Yikes! I’m tired of trying to figure it all out. But what really bugged me is that I’m probably doing the same thing to my readers. Oh, no! The last thing I want to do is lead anyone astray. Doing that heaps one of those “Woe to you” statements from Jesus in the Bible and somehow I don’t want to be the recipient that!!!

The verse above caught my eye. Why? Not because I think you should do what I say, and not what I do. After all, I’m not a theologian and do NOT sit in Moses’ seat. Even more reason to ignore my words. I quoted this scripture because, in the end, all this writing I do, or that of any of the other bloggers, should lead you back to the ultimate resource—not us. The Pharisee’s words, from this passage, represent their teaching of God’s Word. This is what we need to follow. Not man’s word, nor even man’s actions.

So now that you’ve read my musings, should you ignore them? You’ll have to decide the answer to that question. I do not write so you think I’m wise and can impart that wisdom onto you. I write to point you Bibleback to the Bible. I hope you will not take anything I say as absolute truth until you evaluate it for yourself, using His source. I’m only human. I’d hate to be the mentor of anyone who wanted to better themselves, because if the student can only be as good as his master, you would not be shooting very high. I want more for you. I want more for ME. So let’s reach for God’s standards. They are good. How do I know this? Because He is Good … and He is wise!

So, though God can use us bloggers as empty vessels of His Will, don’t stop there. See what the Bible itself says. But don’t just look at one verse. Delve into its context, learn all the meanings of the words. You’d be surprised at the treasure you’ll find there. A story of Goodness, Righteousness, Mercy and Hope. A story of love poured out in the Wisdom, Knowledge and Power of our Father in Heaven.

Note: A great resource to find all the meanings of each individual word in the Bible is at MyStudyBible.com. I use this regularly, and Wow! It opens up a whole new world to God’s Word.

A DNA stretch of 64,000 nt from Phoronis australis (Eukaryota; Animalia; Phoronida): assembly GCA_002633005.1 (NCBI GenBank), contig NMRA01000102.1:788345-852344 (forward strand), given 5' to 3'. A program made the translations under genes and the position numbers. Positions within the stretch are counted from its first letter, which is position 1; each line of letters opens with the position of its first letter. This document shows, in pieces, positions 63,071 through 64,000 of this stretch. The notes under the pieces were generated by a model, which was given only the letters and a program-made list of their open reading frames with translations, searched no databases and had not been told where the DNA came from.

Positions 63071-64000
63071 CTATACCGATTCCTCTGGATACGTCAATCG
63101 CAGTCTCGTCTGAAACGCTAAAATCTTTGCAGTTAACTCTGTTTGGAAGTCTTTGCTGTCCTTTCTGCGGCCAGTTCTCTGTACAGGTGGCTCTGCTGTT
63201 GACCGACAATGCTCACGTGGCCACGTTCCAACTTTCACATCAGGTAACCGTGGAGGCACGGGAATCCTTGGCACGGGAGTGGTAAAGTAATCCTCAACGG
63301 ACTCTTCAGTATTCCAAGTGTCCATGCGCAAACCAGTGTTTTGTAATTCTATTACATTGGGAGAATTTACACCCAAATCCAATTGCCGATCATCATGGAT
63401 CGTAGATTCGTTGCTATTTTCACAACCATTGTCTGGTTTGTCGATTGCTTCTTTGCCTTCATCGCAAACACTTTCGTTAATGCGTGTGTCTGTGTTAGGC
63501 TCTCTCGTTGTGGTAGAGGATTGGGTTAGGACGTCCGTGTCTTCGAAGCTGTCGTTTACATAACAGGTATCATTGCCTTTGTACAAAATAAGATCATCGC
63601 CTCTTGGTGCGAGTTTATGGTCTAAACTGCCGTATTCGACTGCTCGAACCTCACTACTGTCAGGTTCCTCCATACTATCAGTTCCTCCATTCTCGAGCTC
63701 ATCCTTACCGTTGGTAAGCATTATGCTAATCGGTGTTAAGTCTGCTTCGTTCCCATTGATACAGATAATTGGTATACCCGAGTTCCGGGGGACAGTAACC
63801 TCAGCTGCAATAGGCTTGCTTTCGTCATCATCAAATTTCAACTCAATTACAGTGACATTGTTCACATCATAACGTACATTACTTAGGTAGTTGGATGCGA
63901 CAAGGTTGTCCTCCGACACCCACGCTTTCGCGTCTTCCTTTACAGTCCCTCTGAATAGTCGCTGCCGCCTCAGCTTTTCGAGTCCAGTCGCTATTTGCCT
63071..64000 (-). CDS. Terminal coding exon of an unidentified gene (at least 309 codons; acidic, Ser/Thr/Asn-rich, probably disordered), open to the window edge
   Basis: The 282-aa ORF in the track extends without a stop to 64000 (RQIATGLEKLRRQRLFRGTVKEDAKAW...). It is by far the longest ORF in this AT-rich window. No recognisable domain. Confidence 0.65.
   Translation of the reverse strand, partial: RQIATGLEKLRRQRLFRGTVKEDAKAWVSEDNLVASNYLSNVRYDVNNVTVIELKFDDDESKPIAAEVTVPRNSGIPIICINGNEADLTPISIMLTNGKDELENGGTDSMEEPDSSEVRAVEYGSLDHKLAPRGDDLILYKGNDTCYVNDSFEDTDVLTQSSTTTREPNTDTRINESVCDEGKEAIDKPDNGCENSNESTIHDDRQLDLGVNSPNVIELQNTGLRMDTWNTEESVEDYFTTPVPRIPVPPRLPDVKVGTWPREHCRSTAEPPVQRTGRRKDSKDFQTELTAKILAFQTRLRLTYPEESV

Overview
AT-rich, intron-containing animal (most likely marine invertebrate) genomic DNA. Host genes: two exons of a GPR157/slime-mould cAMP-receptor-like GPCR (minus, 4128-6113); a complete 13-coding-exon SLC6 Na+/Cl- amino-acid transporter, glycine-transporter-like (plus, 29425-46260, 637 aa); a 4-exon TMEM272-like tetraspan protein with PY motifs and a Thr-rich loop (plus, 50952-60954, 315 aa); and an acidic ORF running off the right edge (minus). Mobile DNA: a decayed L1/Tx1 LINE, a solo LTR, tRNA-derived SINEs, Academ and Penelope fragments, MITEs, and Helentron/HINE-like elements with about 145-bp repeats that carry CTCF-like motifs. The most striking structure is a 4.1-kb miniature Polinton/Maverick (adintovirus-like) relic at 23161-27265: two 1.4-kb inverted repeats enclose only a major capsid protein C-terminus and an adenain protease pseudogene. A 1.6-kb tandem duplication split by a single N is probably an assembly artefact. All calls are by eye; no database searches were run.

Other posts you might like:

Let Him Steal Your Show

What Brought You To Christ?

A No-Matter-What Kind of Joy

Friday, July 12, 2013

Is My Faith a Religion or a Relationship?

Last week I mused on the war of words in the Christian Community—how some churches are trying to separate themselves from others by changing the lingo. The members are substituting Religion with Relationship, and Christian with Christ Follower. Though, in that blog I said this doesn’t appeal to me, don’t get me wrong, I don’t have a problem with the new terms at all. I just feel we need to focus on how to live rather than how to say we live. THAT’S what tells people more about us than anything that comes from our mouths.

I know, I should talk. Here I am at my computer, using more words myself. Let’s all hope and pray they actually translate into action as well.

Anyway, this new lingo change prompts me to ask the question, is my faith a religion? I keep hearing from preachers, teachers and writers that it shouldn’t be. It should be a relationship. To answer this question I dusted off my old, hard cover Webster’s Ninth New Collegiate Dictionary, and looked up the definition of religion. Here are some of its meanings:

1) The service and worship of God or the supernatural.

2) Commitment or devotion to religious faith or observance.

There was one separate definition that had “scrupulous conformity” in it, which certainly would not be how I view my faith at all. In fact I think God wants us all somewhat different, as in different parts of the Body of Christ. Scrupulous conformity only describes what some have turned their religions into. However, the other two definitions mentioned above could include a part of what my faith is. But only a part.

Now let’s look at the definitions of relationship:

1) The state of being related or interrelated.

2) The relation connecting or binding participants in a relationship.

3) A state of affairs existing between those having relations or dealings.